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Symbiosis: Living Together

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Presentation on theme: "Symbiosis: Living Together"— Presentation transcript:

1 Symbiosis: Living Together

2 3 types of symbiotic relationships mutualism, commensalism, parasitism

3 Parasitism: a parasite expliots the resources of its host to its own benefit, while harming the host


5 Commensalism: two specifies form a close association where one organism benefits and the other is neither harmed nor helped.

6 Shrimp and anemone

7 Commensalism

8 Mutualism: an intimate association between two species that offers advantage to both species

9 Examples Bread mold and bacteria algal blooms can lead to the death of many species of fish, however the algae do not benefit from the deaths of these individuals. occurs when one species hurts another, but does not benefit from this interaction -/0 relationship Amensalism

10 Parasitism

11 a nitrogen producer selling excess heat and CO2 to a greenhouse grower that is then able to increase yields and cut energy costs a construction company using discarded car tires to line a drainage ditch, avoiding fresh materials. Industrial Symbiosis

12 Attack of the Bot Flies!! Order Diptera, Family Cuterebridae, Dermatobia hominis Torsalo or “Human Bot Fly” is native to Central and South America Exhibits both Commensalism and Parasitism

13 Life Cycle Female torsalos glue their eggs to the abdomen of a mosquito or fly Body heat from the host triggers rapid hatching of the torsalo's eggs.   The tiny maggots burrow quickly into the skin (even through clothing) and begin development as internal parasites. Larvae develop over a period of 5-10 weeks, forming a painful cyst under the skin.   When mature, they emerge from the host, fall to the ground, and pupate.   The adult fly emerges several weeks later.

14 General Characteristics
An adult torsalo is a rather large insect (10-15 mm) with a bluish-black body, brown wings, and yellow markings on the face and legs. Fastest flies in the world (80/kph)!! Adults lack maxillary palps and are thought to be unable to feed due to their atrophied mouthparts. Rely on food reserve from larval stage. Larvae have sharp spikes to anchor themselves to host Bacteria microhabitat?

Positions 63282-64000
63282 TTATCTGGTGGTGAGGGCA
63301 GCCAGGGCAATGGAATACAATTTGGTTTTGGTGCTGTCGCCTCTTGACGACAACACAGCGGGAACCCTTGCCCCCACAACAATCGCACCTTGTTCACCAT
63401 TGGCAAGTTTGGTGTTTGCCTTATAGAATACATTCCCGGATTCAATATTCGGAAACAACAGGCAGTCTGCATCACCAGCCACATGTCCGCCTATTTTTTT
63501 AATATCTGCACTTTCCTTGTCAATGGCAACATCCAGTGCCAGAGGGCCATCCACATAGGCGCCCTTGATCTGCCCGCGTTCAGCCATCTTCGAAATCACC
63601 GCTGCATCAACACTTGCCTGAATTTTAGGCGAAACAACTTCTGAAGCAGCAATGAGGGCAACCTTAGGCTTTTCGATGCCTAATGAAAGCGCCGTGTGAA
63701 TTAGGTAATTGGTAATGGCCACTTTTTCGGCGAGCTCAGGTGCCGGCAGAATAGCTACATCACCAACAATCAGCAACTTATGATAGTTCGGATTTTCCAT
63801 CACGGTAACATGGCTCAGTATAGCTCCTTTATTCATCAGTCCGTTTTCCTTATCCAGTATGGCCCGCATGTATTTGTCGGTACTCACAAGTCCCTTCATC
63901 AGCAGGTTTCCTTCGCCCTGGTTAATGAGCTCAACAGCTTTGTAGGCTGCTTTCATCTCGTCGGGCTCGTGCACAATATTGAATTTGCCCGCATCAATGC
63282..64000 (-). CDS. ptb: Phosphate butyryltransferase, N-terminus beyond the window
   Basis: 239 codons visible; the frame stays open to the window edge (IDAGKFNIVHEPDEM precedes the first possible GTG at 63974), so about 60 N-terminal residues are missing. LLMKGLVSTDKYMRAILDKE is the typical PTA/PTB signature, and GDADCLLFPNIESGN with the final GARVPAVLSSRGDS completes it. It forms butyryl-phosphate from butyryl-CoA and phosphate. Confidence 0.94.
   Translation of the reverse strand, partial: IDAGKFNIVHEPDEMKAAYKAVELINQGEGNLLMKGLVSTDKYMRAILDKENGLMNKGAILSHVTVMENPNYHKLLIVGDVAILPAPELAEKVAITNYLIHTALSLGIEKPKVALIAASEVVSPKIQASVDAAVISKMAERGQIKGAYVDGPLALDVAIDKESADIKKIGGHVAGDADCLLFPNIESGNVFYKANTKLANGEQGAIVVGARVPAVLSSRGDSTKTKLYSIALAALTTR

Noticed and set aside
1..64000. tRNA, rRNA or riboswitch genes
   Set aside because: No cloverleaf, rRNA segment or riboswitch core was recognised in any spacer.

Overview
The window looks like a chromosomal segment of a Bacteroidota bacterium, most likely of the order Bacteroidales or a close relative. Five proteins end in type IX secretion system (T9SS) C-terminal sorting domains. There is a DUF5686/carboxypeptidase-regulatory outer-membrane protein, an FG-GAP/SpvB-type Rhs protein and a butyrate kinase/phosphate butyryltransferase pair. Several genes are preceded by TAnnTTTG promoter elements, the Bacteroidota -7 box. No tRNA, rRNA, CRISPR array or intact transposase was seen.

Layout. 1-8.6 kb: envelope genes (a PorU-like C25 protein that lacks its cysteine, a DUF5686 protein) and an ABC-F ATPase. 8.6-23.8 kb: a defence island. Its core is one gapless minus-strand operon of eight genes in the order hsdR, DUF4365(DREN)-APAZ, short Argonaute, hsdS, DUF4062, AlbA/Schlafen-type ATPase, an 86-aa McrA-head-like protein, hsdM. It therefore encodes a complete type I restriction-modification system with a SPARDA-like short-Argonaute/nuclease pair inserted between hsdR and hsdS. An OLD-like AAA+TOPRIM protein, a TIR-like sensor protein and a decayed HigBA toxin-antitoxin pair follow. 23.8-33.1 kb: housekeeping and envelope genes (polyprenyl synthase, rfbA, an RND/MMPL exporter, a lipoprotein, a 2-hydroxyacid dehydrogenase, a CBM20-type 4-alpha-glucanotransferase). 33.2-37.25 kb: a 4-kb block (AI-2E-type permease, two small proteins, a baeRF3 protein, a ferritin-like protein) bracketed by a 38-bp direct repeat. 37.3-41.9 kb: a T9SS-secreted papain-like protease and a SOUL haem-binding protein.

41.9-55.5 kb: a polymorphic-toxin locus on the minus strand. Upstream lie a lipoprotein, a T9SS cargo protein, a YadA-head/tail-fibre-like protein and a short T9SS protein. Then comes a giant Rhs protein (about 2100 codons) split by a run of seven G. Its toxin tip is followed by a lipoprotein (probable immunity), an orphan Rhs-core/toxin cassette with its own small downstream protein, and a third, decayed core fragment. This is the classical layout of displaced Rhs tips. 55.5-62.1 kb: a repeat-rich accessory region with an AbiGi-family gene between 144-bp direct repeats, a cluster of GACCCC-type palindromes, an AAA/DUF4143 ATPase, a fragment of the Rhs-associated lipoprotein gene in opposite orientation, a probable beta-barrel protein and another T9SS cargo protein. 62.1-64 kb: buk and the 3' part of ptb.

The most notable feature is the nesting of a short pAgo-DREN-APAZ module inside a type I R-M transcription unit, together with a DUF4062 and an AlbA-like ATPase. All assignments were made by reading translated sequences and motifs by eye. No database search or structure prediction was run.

15 Treatment

16 Bot Flyoramma! Cattle Bot Fly Rodent/Tree Squirrel Bot Fly
Nose (Sheep) Bot Fly Stomach (Horse) Bot Fly


18 Rodent/Tree Squirrel Bot Fly
Eggs are layed on habitat substrates rather than directly on host animal.

19 Nose (Sheep) Bot Fly Living maggots are deposited in the nostrils of sheep. Harmful to sheep due to migration of larvae through the nasal passageways and sinuses. The larvae remain in the sinuses for 8 to 10 months and then are sneezed out of the nostrils.

20 Horse Bot Fly Adult females deposit eggs on the horse's legs, shoulders, chin, throat and the lips. Bot eggs enter the horse's mouth and develop into larvae. The larvae migrate and attach themselves to the mucus lining of the horse's stomach, remaining there during the winter. After about 10 months, they detach themselves and are passed in the feces. The larvae burrow into the ground and mature into adult flies.

21 References Symbiosis – Torsalo Botfly
The Bot Fly - Insects, Bugs, Flies ml Screwworm flies as agents of wound myiasis The Associated Microflora to the Larvae of Human Bot Fly Dermatobia hominis L. Jr. (Diptera: Cuterebridae) and its Furuncular Lesions in Cattle Bot Flies Are Our Friends – About Human Botfly, Bot Fly, Botflies, Torsalo, Dermatobia hominis biology, economic effects and early efforts to eradicate hypoderma TABLE OF CONTENTS

22 Symbiosis Close interactions between two or more different species
Clown Fish and Sea Anemone African Crocodile and Blackbird Plover Bees and Flowers

23 Symbiotic Relationships
Mutualism Both species benefit from the interaction Symbiotic Relationships

24 Symbiotic Relationships
Parasitism One species benefits and the other species is harmed Parasite Organism that lives on or within a host species Symbiotic Relationships Parasitic Wasp Deer Tick (Ixodes scapularis) Tapeworm (Taenia solium)

25 Symbiotic Relationships
Amensalism One species is harmed and the other species is neither harmed nor benefits from the relationship. Antibiosis and Competition Bread Mold Penicillium Overgrowth of algae Symbiotic Relationships

26 Symbiotic Relationships
Commensalism One species benefits and the other species does not gain or lose anything Symbiotic Relationships Barnacles and Whales Cattle and Egrets

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